(d) Quantitative requirements. (1) The covered swap entity’s initial margin model must calculate an amount of initial margin that is equal to the potential future exposure of the non-cleared swap, non-cleared security-based swap or netting portfolio of non-cleared swaps or non-cleared security-based swaps covered by an eligible master netting agreement. Potential future exposure is an estimate of the one-tailed 99 percent confidence interval for an increase in the value of the non-cleared swap, non-cleared security-based swap or netting portfolio of non-cleared swaps or non-cleared security-based swaps due to an instantaneous price shock that is equivalent to a movement in all material underlying risk factors, including prices, rates, and spreads, over a holding period equal to the shorter of ten business days or the maturity of the non-cleared swap, non-cleared security-based swap or netting portfolio.


(2) All data used to calibrate the initial margin model must be based on an equally weighted historical observation period of at least one year and not more than five years and must incorporate a period of significant financial stress for each broad asset class that is appropriate to the non-cleared swaps and non-cleared security-based swaps to which the initial margin model is applied.


(3) The covered swap entity’s initial margin model must use risk factors sufficient to measure all material price risks inherent in the transactions for which initial margin is being calculated. The risk categories must include, but should not be limited to, foreign exchange or interest rate risk, credit risk, equity risk, and commodity risk, as appropriate. For material exposures in significant currencies and markets, modeling techniques must capture spread and basis risk and must incorporate a sufficient number of segments of the yield curve to capture differences in volatility and imperfect correlation of rates along the yield curve.


(4) In the case of a non-cleared cross-currency swap, the covered swap entity’s initial margin model need not recognize any risks or risk factors associated with the fixed, physically-settled foreign exchange transaction associated with the exchange of principal embedded in the non-cleared cross-currency swap. The initial margin model must recognize all material risks and risk factors associated with all other payments and cash flows that occur during the life of the non-cleared cross-currency swap.


(5) The initial margin model may calculate initial margin for a non-cleared swap or non-cleared security-based swap or a netting portfolio of non-cleared swaps or non-cleared security-based swaps covered by an eligible master netting agreement. It may reflect offsetting exposures, diversification, and other hedging benefits for non-cleared swaps and non-cleared security-based swaps that are governed by the same eligible master netting agreement by incorporating empirical correlations within the following broad risk categories, provided the covered swap entity validates and demonstrates the reasonableness of its process for modeling and measuring hedging benefits: Commodity, credit, equity, and foreign exchange or interest rate. Empirical correlations under an eligible master netting agreement may be recognized by the initial margin model within each broad risk category, but not across broad risk categories.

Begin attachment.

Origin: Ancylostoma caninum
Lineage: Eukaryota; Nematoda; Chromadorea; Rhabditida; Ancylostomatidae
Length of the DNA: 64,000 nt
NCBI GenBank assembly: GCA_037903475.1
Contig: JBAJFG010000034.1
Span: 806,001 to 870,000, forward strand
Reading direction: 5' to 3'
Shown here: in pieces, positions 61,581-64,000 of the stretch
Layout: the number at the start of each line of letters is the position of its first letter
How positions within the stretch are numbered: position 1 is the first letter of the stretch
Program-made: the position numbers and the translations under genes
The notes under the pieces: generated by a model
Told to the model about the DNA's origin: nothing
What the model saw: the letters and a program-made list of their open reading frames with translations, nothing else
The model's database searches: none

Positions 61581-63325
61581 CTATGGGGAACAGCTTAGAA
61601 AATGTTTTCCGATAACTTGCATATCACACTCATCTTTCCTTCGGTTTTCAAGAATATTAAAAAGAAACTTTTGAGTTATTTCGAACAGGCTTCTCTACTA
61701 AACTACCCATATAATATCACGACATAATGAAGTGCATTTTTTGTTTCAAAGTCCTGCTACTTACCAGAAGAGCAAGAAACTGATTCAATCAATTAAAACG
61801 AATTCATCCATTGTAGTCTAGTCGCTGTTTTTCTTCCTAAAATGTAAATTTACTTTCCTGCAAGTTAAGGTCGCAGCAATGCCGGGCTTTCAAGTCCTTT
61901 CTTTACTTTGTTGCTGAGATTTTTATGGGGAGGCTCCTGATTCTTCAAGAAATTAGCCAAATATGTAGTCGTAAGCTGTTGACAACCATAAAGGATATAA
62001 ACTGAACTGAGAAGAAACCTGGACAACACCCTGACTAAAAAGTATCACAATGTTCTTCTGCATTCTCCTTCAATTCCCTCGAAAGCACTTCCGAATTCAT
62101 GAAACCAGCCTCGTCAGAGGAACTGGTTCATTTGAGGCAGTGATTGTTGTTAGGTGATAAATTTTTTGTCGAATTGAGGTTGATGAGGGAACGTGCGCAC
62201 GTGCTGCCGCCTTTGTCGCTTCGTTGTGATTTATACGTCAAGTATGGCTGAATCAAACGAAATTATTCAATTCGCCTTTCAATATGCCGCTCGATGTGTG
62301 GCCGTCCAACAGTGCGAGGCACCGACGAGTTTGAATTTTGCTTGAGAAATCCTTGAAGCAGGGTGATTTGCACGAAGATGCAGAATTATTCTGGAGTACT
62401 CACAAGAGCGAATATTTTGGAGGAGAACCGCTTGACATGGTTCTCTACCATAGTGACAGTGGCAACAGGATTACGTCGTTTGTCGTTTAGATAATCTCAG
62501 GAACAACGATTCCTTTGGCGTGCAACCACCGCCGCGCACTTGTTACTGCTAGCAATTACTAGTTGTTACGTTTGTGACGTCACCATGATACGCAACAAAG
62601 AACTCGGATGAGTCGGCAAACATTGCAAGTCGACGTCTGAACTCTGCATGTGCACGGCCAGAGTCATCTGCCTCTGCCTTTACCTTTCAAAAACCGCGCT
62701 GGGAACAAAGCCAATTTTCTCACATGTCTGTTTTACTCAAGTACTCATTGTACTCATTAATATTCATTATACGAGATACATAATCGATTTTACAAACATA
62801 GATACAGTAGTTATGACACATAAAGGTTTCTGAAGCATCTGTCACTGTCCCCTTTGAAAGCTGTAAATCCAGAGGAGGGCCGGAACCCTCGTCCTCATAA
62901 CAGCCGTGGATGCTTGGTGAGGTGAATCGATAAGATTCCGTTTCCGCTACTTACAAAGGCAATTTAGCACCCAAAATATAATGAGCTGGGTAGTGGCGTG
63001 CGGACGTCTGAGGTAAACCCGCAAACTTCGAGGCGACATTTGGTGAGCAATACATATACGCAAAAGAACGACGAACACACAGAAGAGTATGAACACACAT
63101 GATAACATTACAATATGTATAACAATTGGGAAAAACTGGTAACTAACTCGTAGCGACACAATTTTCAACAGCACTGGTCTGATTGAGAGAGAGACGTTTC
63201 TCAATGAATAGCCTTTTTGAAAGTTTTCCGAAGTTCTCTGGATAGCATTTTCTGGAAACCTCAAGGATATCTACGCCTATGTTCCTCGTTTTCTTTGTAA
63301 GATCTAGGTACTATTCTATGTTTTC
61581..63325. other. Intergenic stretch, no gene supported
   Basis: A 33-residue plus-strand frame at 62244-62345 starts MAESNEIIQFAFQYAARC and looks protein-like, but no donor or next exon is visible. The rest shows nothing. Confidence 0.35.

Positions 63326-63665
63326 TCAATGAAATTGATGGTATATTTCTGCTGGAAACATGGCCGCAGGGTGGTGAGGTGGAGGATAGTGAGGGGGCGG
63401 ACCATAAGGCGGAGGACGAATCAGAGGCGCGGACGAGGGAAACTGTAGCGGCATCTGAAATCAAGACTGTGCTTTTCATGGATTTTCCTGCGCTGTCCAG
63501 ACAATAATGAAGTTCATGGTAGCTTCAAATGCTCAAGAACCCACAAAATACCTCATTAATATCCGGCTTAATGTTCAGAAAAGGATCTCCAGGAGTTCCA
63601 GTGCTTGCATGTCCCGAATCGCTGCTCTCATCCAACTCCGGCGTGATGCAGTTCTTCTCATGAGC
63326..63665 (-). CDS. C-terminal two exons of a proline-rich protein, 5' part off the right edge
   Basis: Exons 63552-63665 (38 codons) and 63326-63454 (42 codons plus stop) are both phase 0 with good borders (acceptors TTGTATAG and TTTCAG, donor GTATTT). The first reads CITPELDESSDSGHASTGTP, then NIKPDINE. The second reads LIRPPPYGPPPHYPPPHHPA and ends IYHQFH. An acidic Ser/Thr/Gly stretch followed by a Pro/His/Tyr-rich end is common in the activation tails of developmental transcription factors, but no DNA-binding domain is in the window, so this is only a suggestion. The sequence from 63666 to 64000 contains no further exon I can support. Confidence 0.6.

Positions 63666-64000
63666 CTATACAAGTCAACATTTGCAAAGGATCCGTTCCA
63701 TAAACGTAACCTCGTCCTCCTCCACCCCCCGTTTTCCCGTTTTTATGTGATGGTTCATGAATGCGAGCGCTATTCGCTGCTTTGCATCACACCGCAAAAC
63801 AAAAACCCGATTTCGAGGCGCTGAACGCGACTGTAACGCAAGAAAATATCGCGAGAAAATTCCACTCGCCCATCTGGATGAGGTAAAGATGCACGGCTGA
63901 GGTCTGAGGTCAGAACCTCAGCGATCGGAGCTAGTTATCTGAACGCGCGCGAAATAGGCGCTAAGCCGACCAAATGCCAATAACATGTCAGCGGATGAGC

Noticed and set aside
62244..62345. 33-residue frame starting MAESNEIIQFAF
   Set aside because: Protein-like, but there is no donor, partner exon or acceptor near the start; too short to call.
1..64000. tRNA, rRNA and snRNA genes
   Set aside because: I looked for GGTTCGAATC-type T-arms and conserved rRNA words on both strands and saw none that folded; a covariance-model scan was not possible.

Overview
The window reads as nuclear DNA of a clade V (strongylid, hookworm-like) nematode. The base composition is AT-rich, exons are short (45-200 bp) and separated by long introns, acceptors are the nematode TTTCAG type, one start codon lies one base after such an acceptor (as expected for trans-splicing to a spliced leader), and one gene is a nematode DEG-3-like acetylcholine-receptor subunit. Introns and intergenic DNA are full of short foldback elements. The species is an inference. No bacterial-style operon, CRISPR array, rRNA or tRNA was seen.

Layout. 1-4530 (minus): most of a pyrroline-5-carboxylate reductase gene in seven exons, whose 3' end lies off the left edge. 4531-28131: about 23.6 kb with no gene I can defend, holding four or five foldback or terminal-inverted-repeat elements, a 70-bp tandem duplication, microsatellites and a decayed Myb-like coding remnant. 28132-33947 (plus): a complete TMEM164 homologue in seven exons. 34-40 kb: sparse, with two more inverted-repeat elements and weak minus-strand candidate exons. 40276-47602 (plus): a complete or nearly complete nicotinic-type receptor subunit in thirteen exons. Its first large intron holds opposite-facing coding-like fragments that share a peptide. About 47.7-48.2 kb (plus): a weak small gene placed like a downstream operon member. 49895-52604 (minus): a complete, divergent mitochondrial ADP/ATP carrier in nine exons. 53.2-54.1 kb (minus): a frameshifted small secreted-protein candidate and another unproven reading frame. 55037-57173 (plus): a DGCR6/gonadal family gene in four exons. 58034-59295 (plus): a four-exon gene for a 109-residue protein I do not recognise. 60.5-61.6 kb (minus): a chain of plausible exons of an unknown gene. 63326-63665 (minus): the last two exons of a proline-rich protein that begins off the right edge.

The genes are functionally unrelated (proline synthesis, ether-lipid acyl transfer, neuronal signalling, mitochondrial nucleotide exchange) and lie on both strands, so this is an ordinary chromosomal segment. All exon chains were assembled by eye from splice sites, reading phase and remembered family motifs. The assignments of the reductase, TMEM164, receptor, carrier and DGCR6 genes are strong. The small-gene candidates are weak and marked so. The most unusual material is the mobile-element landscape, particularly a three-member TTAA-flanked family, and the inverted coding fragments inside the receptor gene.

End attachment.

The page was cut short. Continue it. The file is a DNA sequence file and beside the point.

(6) If the initial margin model does not explicitly reflect offsetting exposures, diversification, and hedging benefits between subsets of non-cleared swaps or non-cleared security-based swaps within a broad risk category, the covered swap entity must calculate an amount of initial margin separately for each subset within which such relationships are explicitly recognized by the initial margin model. The sum of the initial margin amounts calculated for each subset of non-cleared swaps and non-cleared security-based swaps within a broad risk category will be used to determine the aggregate initial margin due from the counterparty for the portfolio of non-cleared swaps and non-cleared security-based swaps within the broad risk category.


(7) The sum of the initial margin amounts calculated for each broad risk category will be used to determine the aggregate initial margin due from the counterparty.


(8) The initial margin model may not permit the calculation of any initial margin collection amount to be offset by, or otherwise take into account, any initial margin that may be owed or otherwise payable by the covered swap entity to the counterparty.


(9) The initial margin model must include all material risks arising from the nonlinear price characteristics of option positions or positions with embedded optionality and the sensitivity of the market value of the positions to changes in the volatility of the underlying rates, prices, or other material risk factors.


(10) The covered swap entity may not omit any risk factor from the calculation of its initial margin that the covered swap entity uses in its initial margin model unless it has first demonstrated to the satisfaction of the FDIC that such omission is appropriate.


(11) The covered swap entity may not incorporate any proxy or approximation used to capture the risks of the covered swap entity’s non-cleared swaps or non-cleared security-based swaps unless it has first demonstrated to the satisfaction of the FDIC that such proxy or approximation is appropriate.